Sir Alex Ferguson’s fightback from a life-threatening brain haemorrhage is to be shown in a new documentary – directed by his son.
Cameras followed the football legend’s long road to recovery following his brush with death.
The former Man United and Aberdeen manager was rushed to hospital in May, 2018, after falling ill at home.
He had emergency treatment on a brain haemorrhage and spent several days in intensive care at Salford Royal Hospital, near Manchester.
The film has been directed by Ferguson’s son Jason, 48, who spent more than 50 hours recording the footage with his dad.
It began as a tribute to the extraordinary career of the man considered one of the greatest football managers of all time.
But he took ill just as filming began, and it was decided to include his ‘battle’ to recover.
It shows Sir Alex, 78, dealing with the threat of memory loss – and the love and support of his wife Cathy and his family.
Speaking to film industry website Screen Daily, producer John Battsek said: “A layer of the film is Sir Alex in recovery, grappling with the threat of the loss of his memory, that being the memory of the greatest football manager that ever lived.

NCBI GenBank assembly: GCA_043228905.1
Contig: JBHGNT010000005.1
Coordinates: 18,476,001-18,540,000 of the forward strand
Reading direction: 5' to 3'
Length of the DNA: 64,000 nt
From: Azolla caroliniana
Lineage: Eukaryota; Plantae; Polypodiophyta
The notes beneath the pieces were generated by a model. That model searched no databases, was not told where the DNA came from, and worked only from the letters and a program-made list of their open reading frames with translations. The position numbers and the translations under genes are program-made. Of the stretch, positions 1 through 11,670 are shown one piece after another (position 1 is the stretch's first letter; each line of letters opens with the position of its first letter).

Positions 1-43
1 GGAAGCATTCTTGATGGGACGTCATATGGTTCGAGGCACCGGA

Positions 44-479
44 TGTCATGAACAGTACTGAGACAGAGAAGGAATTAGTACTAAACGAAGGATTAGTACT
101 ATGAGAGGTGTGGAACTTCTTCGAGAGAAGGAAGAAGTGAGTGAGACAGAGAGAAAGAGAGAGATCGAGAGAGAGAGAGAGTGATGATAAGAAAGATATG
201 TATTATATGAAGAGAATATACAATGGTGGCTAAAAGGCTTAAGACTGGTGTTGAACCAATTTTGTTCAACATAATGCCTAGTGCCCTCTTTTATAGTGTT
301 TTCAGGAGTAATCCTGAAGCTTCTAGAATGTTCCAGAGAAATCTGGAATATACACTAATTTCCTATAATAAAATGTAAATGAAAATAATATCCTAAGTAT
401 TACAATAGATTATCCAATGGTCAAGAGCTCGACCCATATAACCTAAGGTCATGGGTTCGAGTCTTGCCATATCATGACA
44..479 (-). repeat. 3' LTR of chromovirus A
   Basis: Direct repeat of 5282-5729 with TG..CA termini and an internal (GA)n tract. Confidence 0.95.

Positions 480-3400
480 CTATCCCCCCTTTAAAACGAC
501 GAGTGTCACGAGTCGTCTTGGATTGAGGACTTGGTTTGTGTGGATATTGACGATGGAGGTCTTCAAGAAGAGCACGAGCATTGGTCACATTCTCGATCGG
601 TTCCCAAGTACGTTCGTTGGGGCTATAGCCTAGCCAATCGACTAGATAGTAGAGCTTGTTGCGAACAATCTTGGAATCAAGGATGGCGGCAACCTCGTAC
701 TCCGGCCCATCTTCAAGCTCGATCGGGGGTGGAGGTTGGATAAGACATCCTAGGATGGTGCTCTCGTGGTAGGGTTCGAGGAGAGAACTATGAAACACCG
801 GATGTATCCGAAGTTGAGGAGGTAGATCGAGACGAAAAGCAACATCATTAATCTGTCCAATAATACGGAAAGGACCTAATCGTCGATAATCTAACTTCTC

“It’s Sir Alex’s real-life story from growing up in Govan in Glasgow, his career as a footballer and as a football manager to his battle recovering from the brain haemorrhage.
“It is a father-son story and a love story – the story of him and his amazing wife.”
Battsek said the team behind the film were keen for Jason, 48, to direct due to the bond he has with his father.
He said: “Jason had already recorded 50 hours of audio with his dad and his father trusted him, really trusted him.
“We felt that if we surrounded Jason with all sorts of experienced hands, he could handle it. He has done a phenomenal job.”
The documentary is expected to be released early next year and will be shown in cinemas.
It also features interviews with former players who worked under Ferguson including Gordon Strachan, Eric Cantona and Ryan Giggs.
Ferguson retired from the Old Trafford hot seat in May, 2013, after 27 years at the helm during which he won 38 trophies, including two Champions League titles.
Last year he raised £400,000 for the NHS as a thank you for the care he received during his health scare.
Speaking earlier this year after Manchester United announced a funding package to help the NHS during the coronavirus pandemic, Ferguson said: “I’m delighted we are now recognising the importance of our NHS, as I experienced two years ago after they saved my life.
“The response to this pandemic has been magnificent and has made me proud of the way the club and the British people have rallied round to help. Well done.”